Lithium chloride precipitation

Lithium Chloride (LiCl) precipitation is a convenient and effective way to remove unincorporated nucleotides and most proteins. Lithium chloride precipitation, however, does not precipitate transfer RNA and may not efficiently precipitate RNAs smaller than 300 nucleotides. Also, the concentration of RNA should be at least 0.1 μg/μL to assure efficient precipitation. To precipitate from reactions that are thought to have very low yields of RNA, do not dilute the transcription reaction with water prior to adding the LiCl Precipitation Solution in the step below.

1) Stop the reaction and precipitate the RNA by adding 30 μL Nuclease-free Water and 30 μL LiCl Precipitation Solution.

2) Mix thoroughly. Incubate for 30 minutes on ice.

3) Pellet the RNA by centrifugation at >10,000 x g for 15 minutes at 4°C.

4) Remove the supernatant with a pipette and gently rinse the pellet with 70% ethanol.

5) Remove the 70% ethanol with a pipette without disturbing the RNA pellet.

6) Allow pellet to dry, then resuspend in Nuclease-free Water, TE or other suitable buffer.

7) While usually unnecessary, steps 1-6 may be repeated a second time for even cleaner RNA.

8) Allow the pellet to dry, then resuspend in 25 μL of Nuclease-free Water or TE buffer.

9) Store frozen at -20°C or -70°C.


Phenol: chloroform extraction and isopropanol precipitation

It will remove all enzyme and most of the free nucleotides from High Yield T7 RNA Synthesis Kit reactions.

1) Add 115 μL Nuclease-free Water and 15 μL 5 M ammonium acetate, and mix thoroughly.

2) Extract with an equal volume of phenol/chloroform (it can be water-saturated, buffer-saturated, or acidic), and then with an equal volume of chloroform. Recover aqueous phase and transfer to new tube.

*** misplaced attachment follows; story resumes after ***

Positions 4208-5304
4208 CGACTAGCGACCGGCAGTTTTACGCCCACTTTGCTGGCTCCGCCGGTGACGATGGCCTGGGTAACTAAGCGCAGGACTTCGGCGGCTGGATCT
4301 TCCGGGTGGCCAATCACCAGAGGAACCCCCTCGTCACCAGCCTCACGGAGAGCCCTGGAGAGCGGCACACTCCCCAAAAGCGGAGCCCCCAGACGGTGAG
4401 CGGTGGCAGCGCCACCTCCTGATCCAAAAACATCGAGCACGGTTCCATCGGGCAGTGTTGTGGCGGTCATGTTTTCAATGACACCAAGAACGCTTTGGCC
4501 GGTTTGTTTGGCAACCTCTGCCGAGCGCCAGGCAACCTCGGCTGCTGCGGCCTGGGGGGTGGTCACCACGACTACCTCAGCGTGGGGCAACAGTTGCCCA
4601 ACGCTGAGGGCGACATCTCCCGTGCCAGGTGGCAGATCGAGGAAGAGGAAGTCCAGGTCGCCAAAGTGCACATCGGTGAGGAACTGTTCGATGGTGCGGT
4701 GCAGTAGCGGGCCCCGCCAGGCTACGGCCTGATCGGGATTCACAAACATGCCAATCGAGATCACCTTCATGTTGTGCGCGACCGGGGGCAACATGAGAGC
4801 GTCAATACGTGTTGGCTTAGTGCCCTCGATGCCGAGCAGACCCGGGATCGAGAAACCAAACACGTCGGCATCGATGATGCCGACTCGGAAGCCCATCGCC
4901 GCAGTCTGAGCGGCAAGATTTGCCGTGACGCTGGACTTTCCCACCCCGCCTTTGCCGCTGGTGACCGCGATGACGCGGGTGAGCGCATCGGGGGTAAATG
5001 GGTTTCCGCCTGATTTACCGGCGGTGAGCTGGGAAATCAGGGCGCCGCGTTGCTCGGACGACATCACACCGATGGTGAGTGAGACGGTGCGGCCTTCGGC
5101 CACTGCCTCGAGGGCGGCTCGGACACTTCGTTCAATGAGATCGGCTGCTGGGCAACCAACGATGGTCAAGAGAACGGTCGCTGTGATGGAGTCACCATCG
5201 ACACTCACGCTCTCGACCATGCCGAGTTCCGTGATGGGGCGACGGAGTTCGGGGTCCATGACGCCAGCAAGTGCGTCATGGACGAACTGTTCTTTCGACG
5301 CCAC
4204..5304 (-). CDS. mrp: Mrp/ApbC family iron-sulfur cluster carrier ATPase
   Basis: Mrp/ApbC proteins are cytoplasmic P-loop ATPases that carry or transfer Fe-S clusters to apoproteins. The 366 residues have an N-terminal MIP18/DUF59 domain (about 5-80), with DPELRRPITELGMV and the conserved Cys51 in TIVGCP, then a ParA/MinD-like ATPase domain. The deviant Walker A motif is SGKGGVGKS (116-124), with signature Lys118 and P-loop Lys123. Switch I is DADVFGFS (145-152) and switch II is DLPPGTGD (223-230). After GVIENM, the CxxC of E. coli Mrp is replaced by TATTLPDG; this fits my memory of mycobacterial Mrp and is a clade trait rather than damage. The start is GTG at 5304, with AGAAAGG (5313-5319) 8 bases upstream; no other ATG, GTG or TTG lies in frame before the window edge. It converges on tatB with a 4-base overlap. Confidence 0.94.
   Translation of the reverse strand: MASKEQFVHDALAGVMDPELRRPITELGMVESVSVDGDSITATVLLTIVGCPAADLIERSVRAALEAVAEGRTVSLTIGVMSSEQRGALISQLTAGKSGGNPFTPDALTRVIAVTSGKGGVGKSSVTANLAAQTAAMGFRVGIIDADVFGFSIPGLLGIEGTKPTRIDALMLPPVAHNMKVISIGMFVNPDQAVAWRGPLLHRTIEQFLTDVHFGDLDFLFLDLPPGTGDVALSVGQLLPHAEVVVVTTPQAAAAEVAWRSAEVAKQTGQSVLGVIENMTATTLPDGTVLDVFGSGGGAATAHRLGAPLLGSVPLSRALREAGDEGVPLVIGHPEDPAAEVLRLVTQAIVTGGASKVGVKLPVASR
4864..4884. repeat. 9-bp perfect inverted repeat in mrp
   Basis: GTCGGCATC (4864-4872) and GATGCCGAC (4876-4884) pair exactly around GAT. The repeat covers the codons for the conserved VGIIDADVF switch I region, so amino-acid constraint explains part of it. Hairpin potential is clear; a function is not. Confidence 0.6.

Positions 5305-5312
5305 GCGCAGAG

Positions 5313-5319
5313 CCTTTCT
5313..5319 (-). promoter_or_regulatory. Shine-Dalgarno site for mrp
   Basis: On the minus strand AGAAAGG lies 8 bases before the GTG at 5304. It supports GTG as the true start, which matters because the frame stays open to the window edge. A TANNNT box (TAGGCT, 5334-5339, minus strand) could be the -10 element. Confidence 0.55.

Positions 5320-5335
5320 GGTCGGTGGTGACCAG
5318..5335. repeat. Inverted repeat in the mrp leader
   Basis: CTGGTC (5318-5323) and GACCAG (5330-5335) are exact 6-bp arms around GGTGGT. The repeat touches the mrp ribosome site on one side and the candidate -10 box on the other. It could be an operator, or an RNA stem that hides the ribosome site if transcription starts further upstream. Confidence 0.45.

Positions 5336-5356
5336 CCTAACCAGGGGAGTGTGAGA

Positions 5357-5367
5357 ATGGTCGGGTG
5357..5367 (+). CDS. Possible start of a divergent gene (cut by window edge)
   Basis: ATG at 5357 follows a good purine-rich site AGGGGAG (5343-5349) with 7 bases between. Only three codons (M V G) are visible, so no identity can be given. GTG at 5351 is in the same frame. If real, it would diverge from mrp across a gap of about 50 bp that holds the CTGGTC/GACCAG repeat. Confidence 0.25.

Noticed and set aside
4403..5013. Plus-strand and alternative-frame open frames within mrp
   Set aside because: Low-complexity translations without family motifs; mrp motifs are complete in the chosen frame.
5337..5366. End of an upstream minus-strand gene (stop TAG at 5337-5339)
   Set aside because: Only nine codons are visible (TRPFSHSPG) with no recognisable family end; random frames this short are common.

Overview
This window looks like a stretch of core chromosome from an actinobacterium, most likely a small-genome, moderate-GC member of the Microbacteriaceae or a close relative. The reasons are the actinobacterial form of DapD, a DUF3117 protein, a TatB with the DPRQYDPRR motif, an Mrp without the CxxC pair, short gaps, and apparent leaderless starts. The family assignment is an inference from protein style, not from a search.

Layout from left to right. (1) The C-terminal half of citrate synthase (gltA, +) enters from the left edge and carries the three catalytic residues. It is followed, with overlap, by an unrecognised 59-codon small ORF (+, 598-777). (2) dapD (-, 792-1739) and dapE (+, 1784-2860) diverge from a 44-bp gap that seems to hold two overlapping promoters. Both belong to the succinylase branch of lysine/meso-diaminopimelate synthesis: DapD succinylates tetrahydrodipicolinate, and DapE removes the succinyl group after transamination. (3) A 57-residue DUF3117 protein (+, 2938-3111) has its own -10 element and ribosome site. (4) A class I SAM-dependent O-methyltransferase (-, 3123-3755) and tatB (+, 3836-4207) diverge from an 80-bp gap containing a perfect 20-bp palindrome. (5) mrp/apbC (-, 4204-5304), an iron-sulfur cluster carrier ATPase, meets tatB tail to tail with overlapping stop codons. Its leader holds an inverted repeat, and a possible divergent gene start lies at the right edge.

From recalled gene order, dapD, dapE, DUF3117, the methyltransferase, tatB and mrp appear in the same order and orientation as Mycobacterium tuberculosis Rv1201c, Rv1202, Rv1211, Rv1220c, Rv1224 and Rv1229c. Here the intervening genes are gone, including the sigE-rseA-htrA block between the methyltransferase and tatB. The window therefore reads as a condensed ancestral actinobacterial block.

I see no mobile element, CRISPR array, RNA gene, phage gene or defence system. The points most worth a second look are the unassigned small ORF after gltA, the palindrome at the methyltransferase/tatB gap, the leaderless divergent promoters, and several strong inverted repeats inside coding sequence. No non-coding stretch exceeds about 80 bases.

3) Precipitate the RNA by adding 1 volume of isopropanol and mixing well.

4) Incubate for 15 minutes at -20°C.

5) Pellet the RNA by centrifugation at >10,000 x g for 15 minutes at 4°C.

6) Remove the supernatant with a pipette and gently rinse the pellet with 70% ethanol.

7) Remove the 70% ethanol with a pipette without disturbing the RNA pellet.

8) Allow pellet to dry, then resuspend in Nuclease-free Water, TE or other suitable buffer.

9) Allow the pellet to dry, then resuspend in 25 μL of Nuclease-free Water or TE buffer.

10) Store frozen at -20°C or -70°C.


Quantitating RNA Yield Using Spectrophotometry

Reading the A260 of a diluted aliquot of the reaction is clearly the simplest way to determine yield, but any unincorporated nucleotides and/or template DNA in the mixture will contribute to the reading. Note Accurate spectrophotometric measurement requires an OD260 ≥ 0.05.

1. Blank the spectrophotometer at 260 nm with an appropriate buffer (e.g., 10 mM Tris, pH 7.5) near neutral pH.

2. Prepare an appropriate dilution of the RNA (1:50–1:100) in the same buffer used to blank the spectrophotometer. Place a piece of laboratory film (e.g., Parafilm® laboratory film) over the top of the cuvette and mix the sample well. The conversion factor for RNA is 0.040 μg/μL per OD260 unit. Take the spectrophotometric reading. For a reading of 0.50, calculate the concentration as follows:

Concentration = A260 × dilution factor × conversion factor

Example 0.50 × 500/5 × 0.040 μg/μL = 2 μg/μL

3. Calculate the yield of RNA by multiplying the volume in microliters by the concentration. The sample volume in this example is 25 μL, therefore, the RNA yield is 50 μg.